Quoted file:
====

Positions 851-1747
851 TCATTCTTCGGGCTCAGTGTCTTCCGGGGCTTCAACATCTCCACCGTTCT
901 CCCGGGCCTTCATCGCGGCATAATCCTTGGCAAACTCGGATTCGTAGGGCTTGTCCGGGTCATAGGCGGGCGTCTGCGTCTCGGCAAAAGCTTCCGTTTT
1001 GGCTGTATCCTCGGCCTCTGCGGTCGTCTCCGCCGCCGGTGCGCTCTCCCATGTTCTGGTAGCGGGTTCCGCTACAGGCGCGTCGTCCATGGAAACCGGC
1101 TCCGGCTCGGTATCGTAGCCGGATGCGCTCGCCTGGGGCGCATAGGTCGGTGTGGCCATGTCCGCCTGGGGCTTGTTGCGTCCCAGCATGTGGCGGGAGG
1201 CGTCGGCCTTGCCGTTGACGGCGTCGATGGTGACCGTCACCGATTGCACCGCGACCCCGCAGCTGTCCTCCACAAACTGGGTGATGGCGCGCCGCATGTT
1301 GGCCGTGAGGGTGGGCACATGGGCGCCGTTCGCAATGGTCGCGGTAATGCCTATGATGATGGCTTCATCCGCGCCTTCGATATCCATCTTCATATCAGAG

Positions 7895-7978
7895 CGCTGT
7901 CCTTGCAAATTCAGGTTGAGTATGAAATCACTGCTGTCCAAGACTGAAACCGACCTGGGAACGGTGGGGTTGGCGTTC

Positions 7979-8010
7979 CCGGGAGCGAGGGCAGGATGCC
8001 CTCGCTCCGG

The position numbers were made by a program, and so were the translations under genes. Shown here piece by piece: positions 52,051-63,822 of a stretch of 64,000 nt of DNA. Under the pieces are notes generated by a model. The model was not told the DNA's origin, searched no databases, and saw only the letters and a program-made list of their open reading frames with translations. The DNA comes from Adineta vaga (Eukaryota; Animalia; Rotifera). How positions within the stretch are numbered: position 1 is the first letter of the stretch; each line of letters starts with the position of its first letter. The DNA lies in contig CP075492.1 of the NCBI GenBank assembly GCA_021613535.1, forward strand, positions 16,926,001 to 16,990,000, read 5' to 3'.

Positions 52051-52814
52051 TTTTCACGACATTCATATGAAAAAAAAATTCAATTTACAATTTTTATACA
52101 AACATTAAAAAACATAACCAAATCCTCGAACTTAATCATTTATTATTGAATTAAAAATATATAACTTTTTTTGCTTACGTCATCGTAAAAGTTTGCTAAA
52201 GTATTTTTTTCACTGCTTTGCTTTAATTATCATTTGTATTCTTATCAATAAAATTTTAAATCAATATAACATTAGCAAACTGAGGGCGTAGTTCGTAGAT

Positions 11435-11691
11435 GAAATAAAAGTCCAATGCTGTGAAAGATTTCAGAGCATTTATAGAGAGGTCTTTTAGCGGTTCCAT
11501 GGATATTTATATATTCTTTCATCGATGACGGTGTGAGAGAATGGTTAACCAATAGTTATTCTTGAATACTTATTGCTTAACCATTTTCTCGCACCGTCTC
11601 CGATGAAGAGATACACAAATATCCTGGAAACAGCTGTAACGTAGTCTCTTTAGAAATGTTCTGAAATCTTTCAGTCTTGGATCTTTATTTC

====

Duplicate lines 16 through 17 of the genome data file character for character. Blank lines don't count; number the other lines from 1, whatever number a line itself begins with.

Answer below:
52051 TTTTCACGACATTCATATGAAAAAAAAATTCAATTTACAATTTTTATACA
52101 AACATTAAAAAACATAACCAAATCCTCGAACTTAATCATTTATTATTGAATTAAAAATATATAACTTTTTTTGCTTACGTCATCGTAAAAGTTTGCTAAA